• Jonathan Dowland: Generic Haskell

    When I did the work described earlier in template haskell, I also explored generic programming in Haskell to solve a particular problem. StrIoT is a program generator: it outputs source code, which may depend upon other modules, which need to be imported via declarations at the top of the source code files. The data structure that StrIoT manipulates contains information about what modules are loaded to resolve the names that have been used in the input code, so we can walk that structure to automatically derive an import list. The generic programming tools I used for this are from Structure Your Boilerplate (SYB), a module written to complement a paper of the same name.

  • 9 reasons I upgraded from AngularJS to Angular

    In 2010, Google released AngularJS, an open source, JavaScript-based frontend structure for developing single-page applications (SPAs) for the internet. With its move to version 2.0 in 2016, the framework's name was shortened to Angular. AngularJS is still being developed and used, but Angular's advantages mean it's a smart idea to migrate to the newer version.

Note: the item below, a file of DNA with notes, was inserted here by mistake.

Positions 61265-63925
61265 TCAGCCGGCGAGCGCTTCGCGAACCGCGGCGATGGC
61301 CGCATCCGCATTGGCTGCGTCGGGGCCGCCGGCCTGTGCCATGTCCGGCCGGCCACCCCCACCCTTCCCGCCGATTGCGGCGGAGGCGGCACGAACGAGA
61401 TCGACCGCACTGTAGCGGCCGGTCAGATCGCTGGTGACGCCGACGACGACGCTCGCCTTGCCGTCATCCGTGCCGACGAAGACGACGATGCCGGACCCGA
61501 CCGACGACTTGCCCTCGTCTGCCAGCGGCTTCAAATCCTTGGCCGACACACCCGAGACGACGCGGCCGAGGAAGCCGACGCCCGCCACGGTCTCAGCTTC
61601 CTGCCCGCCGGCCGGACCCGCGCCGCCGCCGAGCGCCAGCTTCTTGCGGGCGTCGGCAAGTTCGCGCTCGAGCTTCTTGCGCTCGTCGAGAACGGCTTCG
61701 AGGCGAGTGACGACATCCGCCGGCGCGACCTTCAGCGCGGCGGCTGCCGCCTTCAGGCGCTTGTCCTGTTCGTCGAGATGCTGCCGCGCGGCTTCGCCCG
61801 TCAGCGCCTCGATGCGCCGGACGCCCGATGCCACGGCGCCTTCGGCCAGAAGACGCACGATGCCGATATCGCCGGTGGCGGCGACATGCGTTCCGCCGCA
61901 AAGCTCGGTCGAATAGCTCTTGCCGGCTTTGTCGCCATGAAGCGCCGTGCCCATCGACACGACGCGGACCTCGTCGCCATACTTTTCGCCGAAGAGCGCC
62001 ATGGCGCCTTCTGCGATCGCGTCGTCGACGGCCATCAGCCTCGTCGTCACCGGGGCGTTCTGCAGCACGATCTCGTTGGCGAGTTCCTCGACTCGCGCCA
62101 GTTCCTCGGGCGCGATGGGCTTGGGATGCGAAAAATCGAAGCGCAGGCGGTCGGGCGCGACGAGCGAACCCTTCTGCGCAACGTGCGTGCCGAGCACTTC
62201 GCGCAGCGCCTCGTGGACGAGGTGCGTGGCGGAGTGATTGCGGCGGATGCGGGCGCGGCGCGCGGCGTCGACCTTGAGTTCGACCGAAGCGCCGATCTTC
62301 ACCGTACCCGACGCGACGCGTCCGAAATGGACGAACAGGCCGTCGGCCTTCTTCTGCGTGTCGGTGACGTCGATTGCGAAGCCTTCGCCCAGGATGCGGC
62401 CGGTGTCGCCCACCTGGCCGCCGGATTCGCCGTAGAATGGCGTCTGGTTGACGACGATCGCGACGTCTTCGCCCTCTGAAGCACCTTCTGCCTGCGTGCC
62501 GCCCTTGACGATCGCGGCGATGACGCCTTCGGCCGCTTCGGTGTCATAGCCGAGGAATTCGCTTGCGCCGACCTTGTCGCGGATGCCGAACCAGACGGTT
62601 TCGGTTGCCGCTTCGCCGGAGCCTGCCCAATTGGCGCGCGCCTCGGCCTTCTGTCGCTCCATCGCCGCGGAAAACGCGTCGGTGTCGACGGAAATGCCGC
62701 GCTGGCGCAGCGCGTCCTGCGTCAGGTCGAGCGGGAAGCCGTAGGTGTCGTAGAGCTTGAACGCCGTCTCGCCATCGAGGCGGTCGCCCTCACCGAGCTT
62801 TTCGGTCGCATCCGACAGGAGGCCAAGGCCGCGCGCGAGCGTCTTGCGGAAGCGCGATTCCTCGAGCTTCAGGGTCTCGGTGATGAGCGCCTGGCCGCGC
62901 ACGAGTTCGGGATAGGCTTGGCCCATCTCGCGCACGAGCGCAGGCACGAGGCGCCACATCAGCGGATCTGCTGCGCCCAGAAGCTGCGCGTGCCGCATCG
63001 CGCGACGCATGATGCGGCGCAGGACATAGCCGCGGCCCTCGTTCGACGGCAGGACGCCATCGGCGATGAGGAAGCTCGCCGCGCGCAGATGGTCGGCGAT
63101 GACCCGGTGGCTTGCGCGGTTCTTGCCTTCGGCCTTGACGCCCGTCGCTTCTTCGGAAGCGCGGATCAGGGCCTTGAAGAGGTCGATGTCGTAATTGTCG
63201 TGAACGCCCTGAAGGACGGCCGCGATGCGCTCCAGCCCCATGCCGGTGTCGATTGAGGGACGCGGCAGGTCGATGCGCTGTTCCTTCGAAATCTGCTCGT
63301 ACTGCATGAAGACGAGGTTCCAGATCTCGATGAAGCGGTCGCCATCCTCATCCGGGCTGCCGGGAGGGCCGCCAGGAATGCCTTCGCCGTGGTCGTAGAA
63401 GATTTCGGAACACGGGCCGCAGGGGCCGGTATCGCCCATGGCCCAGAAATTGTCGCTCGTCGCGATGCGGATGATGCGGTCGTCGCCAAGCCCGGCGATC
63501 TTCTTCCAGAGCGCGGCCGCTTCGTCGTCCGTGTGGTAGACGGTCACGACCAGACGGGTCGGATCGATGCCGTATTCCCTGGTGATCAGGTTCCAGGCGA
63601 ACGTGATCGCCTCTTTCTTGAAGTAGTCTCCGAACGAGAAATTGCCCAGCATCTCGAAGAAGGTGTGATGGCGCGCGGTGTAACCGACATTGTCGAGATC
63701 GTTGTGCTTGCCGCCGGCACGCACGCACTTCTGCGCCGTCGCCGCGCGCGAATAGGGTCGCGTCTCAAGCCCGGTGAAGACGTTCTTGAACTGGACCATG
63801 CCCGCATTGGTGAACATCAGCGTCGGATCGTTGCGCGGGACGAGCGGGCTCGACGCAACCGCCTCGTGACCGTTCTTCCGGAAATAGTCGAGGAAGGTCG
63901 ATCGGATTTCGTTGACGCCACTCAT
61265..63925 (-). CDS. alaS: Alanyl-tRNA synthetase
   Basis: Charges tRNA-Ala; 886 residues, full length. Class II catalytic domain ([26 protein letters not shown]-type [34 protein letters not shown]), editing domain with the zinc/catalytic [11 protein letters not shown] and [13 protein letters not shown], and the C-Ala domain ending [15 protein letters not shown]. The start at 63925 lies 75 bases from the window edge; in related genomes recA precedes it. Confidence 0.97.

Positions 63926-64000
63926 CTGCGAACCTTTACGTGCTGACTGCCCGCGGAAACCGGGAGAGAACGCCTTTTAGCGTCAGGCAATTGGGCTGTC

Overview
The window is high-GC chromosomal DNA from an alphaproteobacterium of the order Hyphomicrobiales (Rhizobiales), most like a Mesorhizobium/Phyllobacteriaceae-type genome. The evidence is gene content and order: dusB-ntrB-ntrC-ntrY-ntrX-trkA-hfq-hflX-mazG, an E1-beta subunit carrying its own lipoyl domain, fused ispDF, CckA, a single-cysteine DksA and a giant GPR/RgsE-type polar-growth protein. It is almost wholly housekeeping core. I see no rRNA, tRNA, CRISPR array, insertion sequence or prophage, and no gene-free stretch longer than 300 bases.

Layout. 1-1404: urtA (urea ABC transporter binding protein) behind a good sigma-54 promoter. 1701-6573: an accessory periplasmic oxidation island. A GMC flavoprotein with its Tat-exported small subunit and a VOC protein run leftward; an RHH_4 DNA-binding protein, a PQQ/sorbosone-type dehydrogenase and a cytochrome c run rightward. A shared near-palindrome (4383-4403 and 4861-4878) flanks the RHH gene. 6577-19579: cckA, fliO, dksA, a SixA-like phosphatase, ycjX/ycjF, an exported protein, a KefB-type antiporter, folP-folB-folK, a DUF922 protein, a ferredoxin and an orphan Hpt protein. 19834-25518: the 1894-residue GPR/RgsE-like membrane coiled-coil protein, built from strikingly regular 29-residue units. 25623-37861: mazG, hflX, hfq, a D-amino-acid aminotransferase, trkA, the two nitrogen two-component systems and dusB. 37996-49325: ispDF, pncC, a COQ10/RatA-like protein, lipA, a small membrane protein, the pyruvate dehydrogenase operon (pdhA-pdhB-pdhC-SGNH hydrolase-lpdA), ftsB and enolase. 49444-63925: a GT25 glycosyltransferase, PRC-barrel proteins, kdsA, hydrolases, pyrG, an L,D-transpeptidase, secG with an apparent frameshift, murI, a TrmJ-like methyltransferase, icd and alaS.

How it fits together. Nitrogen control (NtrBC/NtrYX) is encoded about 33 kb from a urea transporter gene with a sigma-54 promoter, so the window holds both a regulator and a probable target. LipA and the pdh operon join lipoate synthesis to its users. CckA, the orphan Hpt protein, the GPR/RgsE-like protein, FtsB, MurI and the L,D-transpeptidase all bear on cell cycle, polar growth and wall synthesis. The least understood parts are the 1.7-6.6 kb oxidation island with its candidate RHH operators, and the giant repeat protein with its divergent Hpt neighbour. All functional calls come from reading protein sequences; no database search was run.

• [Old/Odd] 5 news feautures of PHP-7.2

    Before PHP 7.2 the object keyword was used to convert one data type to another (boxing and unboxing), for example, an array to an object of the sdtClass class and/or vice versa, as of PHP 7.2 the object data type can be used as parameter type or as function return type.

  • This Week In Rust: This Week in Rust 351